CLIFTON PARK — A majority of Shenendehowa Central School district residents who responded to a survey on the subject say they think the district should create a tax exemption for veterans.
Over 65 percent of the 702 respondents voted in favor of the exemption. Just under 35 percent of those who responded were not in favor of the exemption, citing financial hardship or feelings that “it is not appropriate to shift the taxes to non-veteran taxpayers,” according to information presented at the Dec. 20 Board of Education meeting.
Of those residents who responded to the survey, 693 are residents of the district and six are not. [Three didn’t say.]
The benefit to veterans could potentially range from 15 to 50 percent reduction based on qualifying conditions, according to the school district.
Over 27 percent of those who responded are eligible for the exemption while nearly 70 percent were not eligible and less than 4 percent were unsure.
In the three years since the state allowed school districts to start offering veterans tax exemptions, 254 have done so — that amounts to about 41 percent of New York state schools.
That number is slightly lower in the Capital Region — just 35 percent of Capital Region school districts approved the veteran’s tax exemption, including Averill Park, Berne Knox Westerlo, Bethlehem, East Greenbush, Green Island, Guilderland, Mohonasen, Niskayuna, South Colonie, Voorheesville and Wynantskill.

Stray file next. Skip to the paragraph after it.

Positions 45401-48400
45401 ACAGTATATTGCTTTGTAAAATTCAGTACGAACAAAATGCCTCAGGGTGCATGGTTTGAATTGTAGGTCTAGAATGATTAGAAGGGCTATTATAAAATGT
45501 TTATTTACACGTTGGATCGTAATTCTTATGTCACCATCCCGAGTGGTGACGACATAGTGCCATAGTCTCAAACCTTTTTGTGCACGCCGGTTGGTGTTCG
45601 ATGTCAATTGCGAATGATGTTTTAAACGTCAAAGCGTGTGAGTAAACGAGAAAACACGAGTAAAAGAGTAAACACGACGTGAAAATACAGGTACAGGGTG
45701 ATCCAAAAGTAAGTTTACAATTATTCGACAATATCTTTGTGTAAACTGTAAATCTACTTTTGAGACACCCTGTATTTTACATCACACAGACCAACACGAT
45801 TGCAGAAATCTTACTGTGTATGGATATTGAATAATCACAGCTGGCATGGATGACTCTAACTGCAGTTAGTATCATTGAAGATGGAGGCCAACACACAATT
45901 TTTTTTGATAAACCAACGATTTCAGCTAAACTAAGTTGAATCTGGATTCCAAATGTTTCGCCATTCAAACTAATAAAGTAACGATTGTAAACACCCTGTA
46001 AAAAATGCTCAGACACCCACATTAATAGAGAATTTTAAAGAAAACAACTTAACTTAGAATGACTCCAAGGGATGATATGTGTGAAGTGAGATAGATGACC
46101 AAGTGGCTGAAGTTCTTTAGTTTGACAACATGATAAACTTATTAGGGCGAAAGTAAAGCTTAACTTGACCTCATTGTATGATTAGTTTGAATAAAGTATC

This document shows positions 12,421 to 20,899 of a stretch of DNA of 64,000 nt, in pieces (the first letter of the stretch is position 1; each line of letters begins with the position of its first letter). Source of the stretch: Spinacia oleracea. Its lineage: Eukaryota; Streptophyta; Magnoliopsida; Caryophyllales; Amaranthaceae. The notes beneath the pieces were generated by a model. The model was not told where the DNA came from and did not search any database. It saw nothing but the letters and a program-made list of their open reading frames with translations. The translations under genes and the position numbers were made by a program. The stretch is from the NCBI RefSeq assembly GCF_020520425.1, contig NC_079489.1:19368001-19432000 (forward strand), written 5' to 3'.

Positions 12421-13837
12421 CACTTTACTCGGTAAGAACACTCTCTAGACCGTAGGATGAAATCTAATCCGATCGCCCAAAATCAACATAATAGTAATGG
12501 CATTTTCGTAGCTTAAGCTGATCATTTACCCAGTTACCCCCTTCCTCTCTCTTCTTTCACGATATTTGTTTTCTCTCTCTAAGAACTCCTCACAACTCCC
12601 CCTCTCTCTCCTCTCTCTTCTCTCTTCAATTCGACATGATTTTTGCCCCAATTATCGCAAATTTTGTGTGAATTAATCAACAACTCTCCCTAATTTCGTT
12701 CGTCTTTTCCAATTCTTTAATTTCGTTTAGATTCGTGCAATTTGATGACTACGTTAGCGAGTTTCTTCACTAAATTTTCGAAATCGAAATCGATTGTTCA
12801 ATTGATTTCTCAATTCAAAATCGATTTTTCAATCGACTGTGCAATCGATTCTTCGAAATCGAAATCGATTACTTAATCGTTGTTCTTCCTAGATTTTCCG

“I’ve read letters to the editor about districts that did not pass the exemption and board members were characterized as disrespectful of veterans,” Shenendehowa school board member Gary DiLallo said at the Dec. 20 meeting. Quite frankly I think that’s pretty unfair. It puts the school district in a difficult position. It’s not a position I think we should be in. I’m upset with state officials for putting us in this position. If they valued what they were saying, they should have funded it.”
“This is still very much a conversation point for the board,” said Shenendehowa Superintendent L. Oliver Robinson.
There may be a public hearing on the issue next month.
“Once you commit to this, you commit to it,” said Robinson.